The lantana lace bug, Teleonemia scrupulosa Stål (Tingidae: Hemiptera), is a serious pest of lantana (Lantana camara L.). Although lantana is regarded as an invasive weed both in the United States and worldwide, many popular cultivars continue to be planted in residential and public ornamental landscapes and gardens. Previously, the lantana lace bug was deliberately introduced to several countries as a biological control agent for lantana. The lantana lace bug is also referred to as T. lantanae or T. vanduzeei in many publications.
Identifcation and Biology
Lantana lace bug adults are fat and about 3 mm long and 1 mm wide. Adults and nymphs are brown-colored and hide in dry leaf folds where they are easily camouflaged (Figure 1). Adults have a distinct shape and an “X” mark on their backs, which is created by the wing folds (Figure 1). Wings are distinctly narrowed across the abdomen, and the wing margins are rounded. The antennae are brown and cylindrical with an elongated third segment.
Females insert single of-white torpedo-shaped eggs into the leaf tissue on the underside of leaves, including along both sides of the mid-rib lateral veins and thick vein margins (Figure 2). Once the eggs are implanted, females typically cover them with tar-like excrement. Newly emerged females begin to mate and lay eggs after 5 to 6 days. After the eggs hatch, nymphs molt through five stages before molting into adults. The young nymphal stages are found aggregated on the underside of leaves (Figure 3), but they actively disperse as they molt into later stages. Occasionally, adults and nymphs can be found on the upper side of the leaves. The late stages of nymphs have distinct spines. At 80 °F, it takes just 3 to 4 weeks for an egg to mature to an adult, and several overlapping generations can occur in Georgia. Based on preliminary observations, adults overwinter in the leaf litter around the plant. The nymphs are found feeding on leaves at the beginning of April as lantana plants put out new shoots from the crown. The eggs do not survive the winter because the green leaves dry up when the temperature goes below freezing. In the summer, a severe infestation of lace bugs quickly depletes the resources of a plant and adults disperse to seek a new lantana plant.
Both adult and nymph lantana lace bugs feed on the underside of leaves. They have needle-like mouthparts for piercing and sucking the cells of the leaves. They feed on chlorophyll in the upper leaf surface by inserting their mouthparts through the stomatal opening in the underside of the leaves. The affected cells lose chlorophyll and initially appear bleached because reduced chlorophyll content in the cells affects photosynthesis and water exchange. The affected leaves lose vigor, then wilt and die starting at the tips of the leaves (Figures 4 and 5). Severe infestations can affect most leaves on a plant and eventually kill the entire plant. Lantana lace bugs also feed on developing flower buds, which can shut down blooming entirely, as damaged tissues die and turn brown.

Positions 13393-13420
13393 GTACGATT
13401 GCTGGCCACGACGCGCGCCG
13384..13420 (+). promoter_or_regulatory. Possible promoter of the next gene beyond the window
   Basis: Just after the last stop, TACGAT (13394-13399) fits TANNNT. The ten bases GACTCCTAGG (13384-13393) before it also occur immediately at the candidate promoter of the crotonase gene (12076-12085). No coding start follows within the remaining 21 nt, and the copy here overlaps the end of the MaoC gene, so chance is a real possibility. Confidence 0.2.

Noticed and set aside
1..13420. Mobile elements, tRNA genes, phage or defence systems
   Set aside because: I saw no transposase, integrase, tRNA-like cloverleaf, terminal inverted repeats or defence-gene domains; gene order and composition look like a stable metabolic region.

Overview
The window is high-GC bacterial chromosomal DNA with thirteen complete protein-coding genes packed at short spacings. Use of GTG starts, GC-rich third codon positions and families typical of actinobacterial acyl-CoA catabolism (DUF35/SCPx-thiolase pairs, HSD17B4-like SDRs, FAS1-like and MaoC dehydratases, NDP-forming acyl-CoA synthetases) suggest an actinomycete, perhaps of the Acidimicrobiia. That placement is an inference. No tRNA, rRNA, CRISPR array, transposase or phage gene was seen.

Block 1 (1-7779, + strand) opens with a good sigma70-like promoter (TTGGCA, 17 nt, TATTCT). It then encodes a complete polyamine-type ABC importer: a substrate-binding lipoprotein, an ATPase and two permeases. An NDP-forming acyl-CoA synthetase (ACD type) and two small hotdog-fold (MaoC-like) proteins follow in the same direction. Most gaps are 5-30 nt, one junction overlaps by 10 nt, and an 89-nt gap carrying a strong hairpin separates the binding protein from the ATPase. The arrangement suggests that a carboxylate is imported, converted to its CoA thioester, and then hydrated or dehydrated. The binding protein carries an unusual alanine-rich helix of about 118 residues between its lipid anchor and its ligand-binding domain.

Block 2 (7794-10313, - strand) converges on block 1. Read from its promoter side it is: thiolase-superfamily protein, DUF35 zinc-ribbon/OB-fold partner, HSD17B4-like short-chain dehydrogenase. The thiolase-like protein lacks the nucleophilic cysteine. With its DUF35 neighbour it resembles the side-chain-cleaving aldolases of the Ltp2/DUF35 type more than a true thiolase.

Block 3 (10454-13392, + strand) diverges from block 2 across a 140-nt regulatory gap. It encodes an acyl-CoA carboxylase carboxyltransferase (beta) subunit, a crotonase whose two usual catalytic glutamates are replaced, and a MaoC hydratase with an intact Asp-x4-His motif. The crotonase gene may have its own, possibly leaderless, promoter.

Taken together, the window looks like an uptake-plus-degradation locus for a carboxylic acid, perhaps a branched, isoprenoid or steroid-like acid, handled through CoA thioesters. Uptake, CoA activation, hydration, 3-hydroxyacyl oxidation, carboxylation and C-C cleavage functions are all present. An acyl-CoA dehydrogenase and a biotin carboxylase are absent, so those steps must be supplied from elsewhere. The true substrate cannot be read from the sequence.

If lantana plants are already in the landscape, they should be inspected regularly for lace bug activity starting in April. If new lantana plants are planted in the landscape during the summer, regular monitoring for lace bugs still is important. In spring, lace bug nymphs appear first, as the adults typically die after egg-laying and cannot be detected on plants. The nymphs can be observed on the underside of the leaves using a handheld magnifying lens. If any leaves appear chlorotic—yellowed or blanched—remove those leaves by hand and destroy them.
Chemical insecticides are not required if the lantana lace bug infestation is mild. The presence of many generalist predators—such as assassin bugs, mirid bugs, bigeyed bugs, minute pirate bugs, green lacewings, and spiders—can reduce the number of eggs and nymphs of lantana lace bugs. Repeated spraying of high-pressure water or mild insecticides, such as insecticidal soaps or horticultural oils, also can reduce the densities of lantana lace bugs.
If the population size increases to unacceptable levels, applications of a chemical insecticide may be warranted. Because the flowers of lantana are extremely attractive to a wide variety of pollinators, insecticide use should be approached very carefully. Before using any insecticide, read the entire label and any precautionary statements carefully to avoid nontarget exposure to beneficial insects such as predators and pollinators.
Please refer to the Georgia Pest Management Handbooks (home and garden or commercial edition) to select insecticides labeled for use against lantana lace bugs and for information on applying to the host plant. Your local Cooperative Extension office (1-800-ASK-UGA1) can help with proper pesticide selection. Follow all directions, particularly safety precautions on the insecticide label.
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Status and Revision History
Published on Mar 27, 2023